After hearing how unique this conference is, I decided I needed to experience Monitorama for myself. I booked tickets, hopped on the world’s shortest flight (train didn’t leave early enough) and headed to Portland, Oregon.
Monitorama is a conference about … monitoring! I know, confusing, right? Well, my goal in attending the conference was to learn from industry experts about their paths and innovative approaches to effective monitoring.
Monitorama took place from June 4th to 6th in Portland’s Pearl District. Surrounded by centers of collaboration (bars and coffeeshops), this conference provided plenty of opportunities to meet new people and discuss different ways to solve monitoring problems. The single-track sessions meant everyone hears every speaker. The normal flow was a two back-to-back speakers with a couple of sponsor talks in the middle followed by a break. Day 1 focused on softer/more abstract topics such as mentorship, alert fatigue and storytelling. Day 2 was a little more technical, diving into slack bots. Day 3 went in super deep, focusing on monitoring serverless applications as well as complex math for scaling up infrastructure
For starters, this was the first conference I’ve attended where Slack was used. A dedicated organization was opened up a couple of weeks before, and people immediately began creating useful channels such as “coffee-n-donuts.” All kidding aside, the Slack channel allowed everyone at the conference to collaborate, make plans and ask questions even before we all arrived. (At Liatrio, we generally don’t recommend going to conferences solo, but Slack would definitely make that easier.)
One question that always gets asked at conferences is what time will lunch will be served (and what’s on the menu)? Surprisingly, Monitorama had no catered lunch, which encouraged another unexpected development — the creation of “lunch parties” (coordinated in the #lunch-parties Slack channel).
On the second day, my coworker Shane and I coordinated a lunch party to discuss monitoring CI/CD pipelines. Seven of us attended, and it ended up being a great experience. Using the same Slack channel, Shane and I joined a great breakfast on day 3 right before the conference focused on tracing technologies. Just great.
The venue had fast internet which made keeping in contact with work, notes on google drive, and keeping up with the monitorama slack so much easier than it could have been. Did I mention how ideal the location was?
World class coffee is required when hosting a conference in Portland
Three talks focused on onboarding for operations roles. It’s clearly a hot button topic. The most common rotation involves a buddy or assigned mentor who works with a new hire directly for a 6-week period with 3 distinct sections. Sections 1 and 3 had one person (mentee and then mentor) observing, while section 2 had them pairing on tasks.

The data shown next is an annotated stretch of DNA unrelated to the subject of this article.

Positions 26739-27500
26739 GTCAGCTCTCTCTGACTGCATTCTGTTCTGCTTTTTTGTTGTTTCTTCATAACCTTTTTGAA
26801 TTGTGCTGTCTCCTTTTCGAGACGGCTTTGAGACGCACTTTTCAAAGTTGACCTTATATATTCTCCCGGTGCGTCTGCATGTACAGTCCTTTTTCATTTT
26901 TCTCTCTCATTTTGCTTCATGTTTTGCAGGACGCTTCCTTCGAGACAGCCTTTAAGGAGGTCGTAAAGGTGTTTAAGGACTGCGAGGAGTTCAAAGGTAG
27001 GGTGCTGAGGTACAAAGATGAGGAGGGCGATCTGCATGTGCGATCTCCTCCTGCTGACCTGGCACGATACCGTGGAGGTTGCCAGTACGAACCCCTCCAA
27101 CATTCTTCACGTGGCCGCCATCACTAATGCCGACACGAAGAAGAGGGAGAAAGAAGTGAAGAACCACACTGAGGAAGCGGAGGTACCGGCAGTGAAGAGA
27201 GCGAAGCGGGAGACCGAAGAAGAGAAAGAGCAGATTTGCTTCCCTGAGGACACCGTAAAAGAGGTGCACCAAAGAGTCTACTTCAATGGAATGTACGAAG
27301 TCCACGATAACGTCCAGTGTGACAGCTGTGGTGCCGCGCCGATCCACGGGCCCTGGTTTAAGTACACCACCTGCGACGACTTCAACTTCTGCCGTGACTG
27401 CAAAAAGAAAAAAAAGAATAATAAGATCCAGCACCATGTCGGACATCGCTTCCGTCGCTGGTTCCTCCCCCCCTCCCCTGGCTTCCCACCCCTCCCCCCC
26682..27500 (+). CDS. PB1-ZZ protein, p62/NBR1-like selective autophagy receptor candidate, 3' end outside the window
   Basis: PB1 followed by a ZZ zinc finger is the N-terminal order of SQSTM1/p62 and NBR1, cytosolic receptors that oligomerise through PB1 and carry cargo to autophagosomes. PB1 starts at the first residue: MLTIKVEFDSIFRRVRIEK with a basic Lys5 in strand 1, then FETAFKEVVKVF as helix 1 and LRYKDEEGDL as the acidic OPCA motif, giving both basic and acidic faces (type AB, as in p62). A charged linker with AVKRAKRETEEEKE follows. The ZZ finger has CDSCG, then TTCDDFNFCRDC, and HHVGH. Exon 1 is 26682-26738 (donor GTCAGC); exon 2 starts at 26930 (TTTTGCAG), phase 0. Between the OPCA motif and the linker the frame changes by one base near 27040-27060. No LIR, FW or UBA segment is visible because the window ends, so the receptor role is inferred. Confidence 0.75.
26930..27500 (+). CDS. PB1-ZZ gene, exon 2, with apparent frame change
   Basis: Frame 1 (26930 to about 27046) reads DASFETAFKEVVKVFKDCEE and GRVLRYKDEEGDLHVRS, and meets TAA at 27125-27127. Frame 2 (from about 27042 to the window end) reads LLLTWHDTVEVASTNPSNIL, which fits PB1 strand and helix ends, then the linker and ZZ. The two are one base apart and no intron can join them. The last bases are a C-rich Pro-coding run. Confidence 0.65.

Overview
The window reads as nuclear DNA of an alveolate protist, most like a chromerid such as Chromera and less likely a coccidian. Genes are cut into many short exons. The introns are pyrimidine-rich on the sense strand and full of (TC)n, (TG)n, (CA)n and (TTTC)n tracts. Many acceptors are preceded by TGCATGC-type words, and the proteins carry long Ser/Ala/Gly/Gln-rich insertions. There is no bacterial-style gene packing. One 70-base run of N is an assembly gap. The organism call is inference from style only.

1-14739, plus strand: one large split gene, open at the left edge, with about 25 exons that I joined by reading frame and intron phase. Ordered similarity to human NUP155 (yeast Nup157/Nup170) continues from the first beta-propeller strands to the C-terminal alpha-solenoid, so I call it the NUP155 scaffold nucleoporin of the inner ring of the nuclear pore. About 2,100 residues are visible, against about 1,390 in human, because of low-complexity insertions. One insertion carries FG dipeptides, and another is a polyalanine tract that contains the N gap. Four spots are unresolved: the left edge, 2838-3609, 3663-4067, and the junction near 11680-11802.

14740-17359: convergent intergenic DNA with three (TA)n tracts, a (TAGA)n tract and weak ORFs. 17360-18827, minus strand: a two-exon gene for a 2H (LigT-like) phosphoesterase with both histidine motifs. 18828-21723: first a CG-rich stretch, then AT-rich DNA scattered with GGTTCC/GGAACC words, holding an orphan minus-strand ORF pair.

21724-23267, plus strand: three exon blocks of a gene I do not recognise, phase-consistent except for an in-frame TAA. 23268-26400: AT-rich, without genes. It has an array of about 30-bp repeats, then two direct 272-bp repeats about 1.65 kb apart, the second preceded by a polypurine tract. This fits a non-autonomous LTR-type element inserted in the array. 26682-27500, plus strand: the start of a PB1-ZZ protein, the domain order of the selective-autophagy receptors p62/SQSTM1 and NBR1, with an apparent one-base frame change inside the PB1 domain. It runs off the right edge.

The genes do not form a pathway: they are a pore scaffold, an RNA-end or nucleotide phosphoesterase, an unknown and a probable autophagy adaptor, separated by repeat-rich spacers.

Slack clearly had exceptional adoption at the conference. It was used throughout the day by both speakers and attendees, and many of the speakers discussed slackbots they had written. Is Slack usage a sign of a high-performing engineering organization? Perhaps.
AWS Lambda was introduced in late 2014. At that time, it only supported Node.js and was understood by very few. Things have changed in 2018, where speakers at Monitorama seemed to see both Lambda and serverless platforms as the silver bullet our industry has been waiting for. No need to patch servers. Infinite scalability at the call of an API. Presenters called it a great tool for the backend of slackbots and other monitoring processes. And it’s not limited to internal tools. For example, one technical speaker described how to monitor serverless applications.
Observability over Monitoring –
Context was heavily emphasized in a number of talks. The story, or health of an action, is much more important than the health of a server. Hitting 100% CPU utilization can be fine depending on the circumstance, but it’s unacceptable for a user request to take too long or to fail.
@ajdomie Every alert should come with context. Tools today can deliver a list of possible reasons for why this alert has shown up in the past.
Prometheus is a very popular monitoring tool. When it was mentioned, people literally cheered. (One person gushed that it “can check anything that’s measurable”.)
@enbnt Monitoring tool progression at Twitter
For next time…
One thing that I felt was missing from this conference was a discussion of how developers can make their applications more monitorable. While a couple of presenters talked about the importance of writing better documentation for developers to read, I felt that a collaborative discussion was missing. In my experience, a majority of software problems are solved when operations and development teams work closely together.
Monitorama 2018 was a great conference. The topic of monitoring is an important one, and it’s an area where any type of engineering organization could improve. I will happily attend again in the future.